North Carolina’s Research Triangle is acknowledged for solving mysteries, in particular technical ones. That’s what will happen when three tier-one research universities – North Carolina State University (NCSU), Duke, along with the University of N . C . (UNC) at Chapel Hill – and cutting-edge tech companies like SZ stranding line are throughout the triangle.
I ran across SEL while researching IEEE’s 802.3ba 40Gb/s and 100Gb/s Ethernet fiber-optic standard. Why was I putting myself through that? Well, before a long time every commercial data center on this planet will have portions of its fiber-optic network migrated to 40Gb/s or 100Gb/s to stay competitive business-wise. Finding the paper The Optical Fiber Ribbon Solution for your 10G to 40/100G Migration (PDF) published by SEL’s Bill Charuk, product manager, data center solutions, was especially fortuitous, since it answered several perplexing questions.
Ribbon-style cabling is necessary because OM3 and OM4 – the only real multi-mode fibers contained in the 802.3ba standard – use parallel-optic transmission. According to a post in the Cabling Installation & Maintenance site it means by design optical/electronic interfaces allow data to become transmitted and received over multiple fibers. In addition, it means 40G Ethernet interfaces contain four 10G channels on four fibers per direction, and 100G Ethernet interfaces use four 25G channels on optical fiber ribbon machine per direction as shown within the diagram below.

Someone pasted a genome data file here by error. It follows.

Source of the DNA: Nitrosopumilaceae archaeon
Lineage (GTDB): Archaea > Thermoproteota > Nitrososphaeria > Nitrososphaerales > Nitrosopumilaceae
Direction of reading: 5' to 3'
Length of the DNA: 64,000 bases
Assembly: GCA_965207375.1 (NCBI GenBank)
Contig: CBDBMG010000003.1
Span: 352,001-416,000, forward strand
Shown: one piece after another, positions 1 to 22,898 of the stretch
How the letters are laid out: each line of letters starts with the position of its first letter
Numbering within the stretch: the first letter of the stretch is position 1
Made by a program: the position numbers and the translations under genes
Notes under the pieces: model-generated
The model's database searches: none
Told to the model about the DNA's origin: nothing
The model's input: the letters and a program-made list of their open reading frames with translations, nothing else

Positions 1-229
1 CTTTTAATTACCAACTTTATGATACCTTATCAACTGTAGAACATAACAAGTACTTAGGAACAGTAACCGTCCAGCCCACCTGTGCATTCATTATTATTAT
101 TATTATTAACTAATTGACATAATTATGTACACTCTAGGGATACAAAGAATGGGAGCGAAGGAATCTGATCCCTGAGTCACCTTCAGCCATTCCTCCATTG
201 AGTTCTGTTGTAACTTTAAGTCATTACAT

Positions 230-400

Financial well being: parallel runs are widely used to increase throughput bandwidth using either multiple fiber-optic cables or multiple fibers in a ribbon cable. To the point of employing a ribbon cable over individual cables Charuk writes, “Using ribbons permit easier connectorization (less opportunity to cross fibers within an MPO connector), dexkpky80 perhaps furthermore, achieve easier polarization continuity irrespective of the polarity method selected for the system.”
“Ribbon cables happen to be used in the telecom industry for over 20 years,” writes Charuk. “They were exposed to increase the fiber density in the given cable as well as to reduce cable costs. Of particular importance is fiber density, as fiber counts boost in the data center, it is really an attractive feature.”
Fiber-optic ribbon cables seem like a logical choice. “The complete mix of ruggedness from the ribbon design, fiber density, size, and relative cost points to ribbon to be most suited to both new and retrofit installations from the data center,” concludes Charuk. “Additionally, the ribbons in Sheathing line are best designed for future expansion, since the transmission protocols progress to higher and better data rates.”